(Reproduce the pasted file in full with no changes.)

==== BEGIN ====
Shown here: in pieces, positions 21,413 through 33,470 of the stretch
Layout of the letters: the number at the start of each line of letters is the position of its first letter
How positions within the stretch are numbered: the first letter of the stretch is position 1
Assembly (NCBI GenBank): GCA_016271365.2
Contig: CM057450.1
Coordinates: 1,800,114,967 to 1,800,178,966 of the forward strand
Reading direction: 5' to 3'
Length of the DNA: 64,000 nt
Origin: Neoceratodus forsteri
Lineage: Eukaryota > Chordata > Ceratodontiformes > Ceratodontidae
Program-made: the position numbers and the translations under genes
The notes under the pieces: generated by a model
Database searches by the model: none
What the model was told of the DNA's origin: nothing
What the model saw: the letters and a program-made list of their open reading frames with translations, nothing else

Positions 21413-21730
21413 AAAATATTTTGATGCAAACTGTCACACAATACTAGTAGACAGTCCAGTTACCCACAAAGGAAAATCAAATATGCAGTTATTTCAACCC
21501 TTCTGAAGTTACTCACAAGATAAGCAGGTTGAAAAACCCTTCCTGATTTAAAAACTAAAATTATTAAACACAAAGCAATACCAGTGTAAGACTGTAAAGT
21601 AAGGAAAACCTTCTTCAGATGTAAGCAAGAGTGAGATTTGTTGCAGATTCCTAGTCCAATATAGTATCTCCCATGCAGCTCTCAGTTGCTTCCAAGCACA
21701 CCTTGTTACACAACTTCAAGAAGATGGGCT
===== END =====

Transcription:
Shown here: in pieces, positions 21,413 through 33,470 of the stretch
Layout of the letters: the number at the start of each line of letters is the position of its first letter
How positions within the stretch are numbered: the first letter of the stretch is position 1
Assembly (NCBI GenBank): GCA_016271365.2
Contig: CM057450.1
Coordinates: 1,800,114,967 to 1,800,178,966 of the forward strand
Reading direction: 5' to 3'
Length of the DNA: 64,000 nt
Origin: Neoceratodus forsteri
Lineage: Eukaryota > Chordata > Ceratodontiformes > Ceratodontidae
Program-made: the position numbers and the translations under genes
The notes under the pieces: generated by a model
Database searches by the model: none
What the model was told of the DNA's origin: nothing
What the model saw: the letters and a program-made list of their open reading frames with translations, nothing else

Positions 21413-21730
21413 AAAATATTTTGATGCAAACTGTCACACAATACTAGTAGACAGTCCAGTTACCCACAAAGGAAAATCAAATATGCAGTTATTTCAACCC
21501 TTCTGAAGTTACTCACAAGATAAGCAGGTTGAAAAACCCTTCCTGATTTAAAAACTAAAATTATTAAACACAAAGCAATACCAGTGTAAGACTGTAAAGT
21601 AAGGAAAACCTTCTTCAGATGTAAGCAAGAGTGAGATTTGTTGCAGATTCCTAGTCCAATATAGTATCTCCCATGCAGCTCTCAGTTGCTTCCAAGCACA
21701 CCTTGTTACACAACTTCAAGAAGATGGGCT